<TargetFramework>netcoreapp2.0</TargetFramework>
  </PropertyGroup>

  <ItemGroup>
    <PackageReference Include="NetEscapades.AspNetCore.SecurityHeaders" Version="0.16.1" />
    <PackageReference Include="NetEscapades.AspNetCore.SecurityHeaders.TagHelpers" Version="0.16.1" />
  </ItemGroup>
  
</Project>

2. Configure your CSP to use nonces and/or hashes

Configure your security headers in the usual way. Use the WithNonce() extension method when configuring ContentSecurityPolicy directives to allow whitelisting with a nonce. Use the WithHashTagHelper() extension methods on script-src and style-src directives to allow automatic generation of whitelisted inline-scripts

public void Configure(IApplicationBuilder app)
{
    var policyCollection = new HeaderPolicyCollection()
        .AddContentSecurityPolicy(builder =>
        {
            builder.AddUpgradeInsecureRequests(); 
            builder.AddDefaultSrc() // default-src 'self' http://testUrl.com
                .Self()
                .From("http://testUrl.com");

            builder.AddScriptSrc() // script-src 'self' 'unsafe-inline' 'nonce-<base64-value>'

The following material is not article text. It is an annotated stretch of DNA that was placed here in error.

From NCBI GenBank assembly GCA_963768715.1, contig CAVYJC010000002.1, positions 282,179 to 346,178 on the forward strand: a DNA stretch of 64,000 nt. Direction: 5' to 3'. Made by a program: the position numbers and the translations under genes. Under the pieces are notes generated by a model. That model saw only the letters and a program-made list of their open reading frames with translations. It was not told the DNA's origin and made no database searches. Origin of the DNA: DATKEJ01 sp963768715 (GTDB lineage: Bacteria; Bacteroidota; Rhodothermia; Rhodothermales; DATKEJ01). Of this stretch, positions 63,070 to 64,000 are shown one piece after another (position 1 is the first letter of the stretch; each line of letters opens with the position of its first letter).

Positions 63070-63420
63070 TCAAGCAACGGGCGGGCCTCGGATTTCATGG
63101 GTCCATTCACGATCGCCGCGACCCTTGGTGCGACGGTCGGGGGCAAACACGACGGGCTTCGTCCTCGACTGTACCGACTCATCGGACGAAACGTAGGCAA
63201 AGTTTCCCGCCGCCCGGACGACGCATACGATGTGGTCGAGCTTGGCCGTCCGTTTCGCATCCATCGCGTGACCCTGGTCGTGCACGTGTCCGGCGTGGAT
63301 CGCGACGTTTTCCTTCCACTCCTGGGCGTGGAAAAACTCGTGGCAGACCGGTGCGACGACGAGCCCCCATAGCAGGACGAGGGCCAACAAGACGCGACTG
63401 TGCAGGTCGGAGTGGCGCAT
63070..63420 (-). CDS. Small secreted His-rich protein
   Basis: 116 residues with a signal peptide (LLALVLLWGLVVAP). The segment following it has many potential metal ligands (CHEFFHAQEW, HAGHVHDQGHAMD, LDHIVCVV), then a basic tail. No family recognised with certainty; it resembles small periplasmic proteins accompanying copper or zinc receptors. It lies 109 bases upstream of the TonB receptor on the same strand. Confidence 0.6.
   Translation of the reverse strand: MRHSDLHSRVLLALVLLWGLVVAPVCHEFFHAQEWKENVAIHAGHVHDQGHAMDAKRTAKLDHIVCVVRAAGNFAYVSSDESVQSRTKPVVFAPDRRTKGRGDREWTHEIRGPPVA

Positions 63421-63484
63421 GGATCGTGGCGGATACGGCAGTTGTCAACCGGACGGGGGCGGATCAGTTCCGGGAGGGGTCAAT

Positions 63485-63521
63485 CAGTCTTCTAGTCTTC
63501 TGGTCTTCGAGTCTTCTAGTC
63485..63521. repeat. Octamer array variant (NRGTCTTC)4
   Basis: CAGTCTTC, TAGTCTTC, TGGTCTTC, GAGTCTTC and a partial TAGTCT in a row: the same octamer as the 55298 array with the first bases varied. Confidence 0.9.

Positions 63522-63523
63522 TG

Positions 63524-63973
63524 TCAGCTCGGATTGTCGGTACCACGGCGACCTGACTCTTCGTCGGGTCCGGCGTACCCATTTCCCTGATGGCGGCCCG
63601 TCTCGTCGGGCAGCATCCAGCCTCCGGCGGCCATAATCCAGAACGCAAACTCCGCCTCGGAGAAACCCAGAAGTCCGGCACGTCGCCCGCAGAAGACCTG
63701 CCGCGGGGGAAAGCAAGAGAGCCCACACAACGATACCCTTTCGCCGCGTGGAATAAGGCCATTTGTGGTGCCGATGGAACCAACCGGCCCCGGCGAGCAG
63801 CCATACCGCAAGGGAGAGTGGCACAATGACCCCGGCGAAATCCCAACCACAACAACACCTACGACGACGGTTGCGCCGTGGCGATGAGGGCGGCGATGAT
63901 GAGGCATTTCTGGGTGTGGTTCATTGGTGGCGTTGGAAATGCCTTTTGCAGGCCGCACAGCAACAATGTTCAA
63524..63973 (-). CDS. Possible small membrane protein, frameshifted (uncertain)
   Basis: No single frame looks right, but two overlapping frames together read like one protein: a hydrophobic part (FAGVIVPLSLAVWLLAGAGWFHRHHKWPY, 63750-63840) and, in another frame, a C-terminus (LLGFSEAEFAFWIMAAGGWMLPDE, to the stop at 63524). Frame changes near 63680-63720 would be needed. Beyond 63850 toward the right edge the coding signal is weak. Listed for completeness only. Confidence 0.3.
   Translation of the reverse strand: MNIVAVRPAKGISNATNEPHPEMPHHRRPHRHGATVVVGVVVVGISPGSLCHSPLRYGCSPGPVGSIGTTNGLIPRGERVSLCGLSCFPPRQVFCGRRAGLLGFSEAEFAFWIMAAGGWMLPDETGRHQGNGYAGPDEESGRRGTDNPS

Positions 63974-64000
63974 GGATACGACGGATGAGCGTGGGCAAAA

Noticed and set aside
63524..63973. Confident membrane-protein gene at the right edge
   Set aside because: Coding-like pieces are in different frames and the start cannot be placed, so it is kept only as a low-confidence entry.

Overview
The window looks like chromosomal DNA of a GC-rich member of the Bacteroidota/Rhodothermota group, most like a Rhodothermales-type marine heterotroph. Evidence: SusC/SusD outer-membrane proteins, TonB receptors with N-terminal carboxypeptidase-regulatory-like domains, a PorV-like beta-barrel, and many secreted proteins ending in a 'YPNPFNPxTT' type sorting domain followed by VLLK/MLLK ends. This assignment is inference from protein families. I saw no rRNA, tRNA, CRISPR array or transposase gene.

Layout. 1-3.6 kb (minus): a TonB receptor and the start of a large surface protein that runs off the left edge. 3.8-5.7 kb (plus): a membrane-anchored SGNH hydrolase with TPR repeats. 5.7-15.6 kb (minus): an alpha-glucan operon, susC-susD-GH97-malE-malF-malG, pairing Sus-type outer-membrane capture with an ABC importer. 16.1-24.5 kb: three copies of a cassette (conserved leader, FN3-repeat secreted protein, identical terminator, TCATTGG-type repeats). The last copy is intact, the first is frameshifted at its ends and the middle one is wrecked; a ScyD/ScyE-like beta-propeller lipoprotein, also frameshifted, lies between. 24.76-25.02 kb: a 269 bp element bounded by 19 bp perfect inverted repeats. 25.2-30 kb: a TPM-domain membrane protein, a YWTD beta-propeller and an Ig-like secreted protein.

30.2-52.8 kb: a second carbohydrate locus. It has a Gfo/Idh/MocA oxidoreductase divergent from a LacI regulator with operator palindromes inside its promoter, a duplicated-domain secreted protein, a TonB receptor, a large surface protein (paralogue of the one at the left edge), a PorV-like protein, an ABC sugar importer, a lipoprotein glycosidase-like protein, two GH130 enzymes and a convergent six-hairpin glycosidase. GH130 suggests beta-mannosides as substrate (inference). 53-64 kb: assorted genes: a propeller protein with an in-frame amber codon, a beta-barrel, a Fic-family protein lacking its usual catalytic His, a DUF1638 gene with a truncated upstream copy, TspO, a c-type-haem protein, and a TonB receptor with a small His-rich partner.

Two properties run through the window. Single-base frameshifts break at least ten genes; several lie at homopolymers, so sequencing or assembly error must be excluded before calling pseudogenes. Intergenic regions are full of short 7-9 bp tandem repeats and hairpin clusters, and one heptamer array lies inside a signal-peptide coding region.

.Self()
                .UnsafeInline()
                .WithNonce(); // Allow elements marked with a nonce attribute

            builder.AddStyleSrc() // style-src 'self' 'strict-dynamic' 'sha256-<base64-value>'
                .Self()
                .StrictDynamic()
                .WithHashTagHelper(); // Allow whitelsited elements based on their SHA256 hash value
        })
        .AddCustomHeader("X-My-Test-Header", "Header value");

    app.UseSecurityHeaders(policyCollection);

    // other middleware e.g. static files, MVC etc  
}

3. Add a using directive for the TagHelpers

Add the following to the _ViewImports.cshtml file in your application. This makes the tag-helper available in your Razor views.

@addTagHelper *, NetEscapades.AspNetCore.SecurityHeaders.TagHelpers

4. Whitelist elements using the TagHelpers

Add the NonceTagHelper to an element by adding the asp-add-nonce attribute.

<script asp-add-nonce>
    var body = document.getElementsByTagName('body')[0];
    var div = document.createElement('div');
    div.innerText = "I was added using the NonceHelper";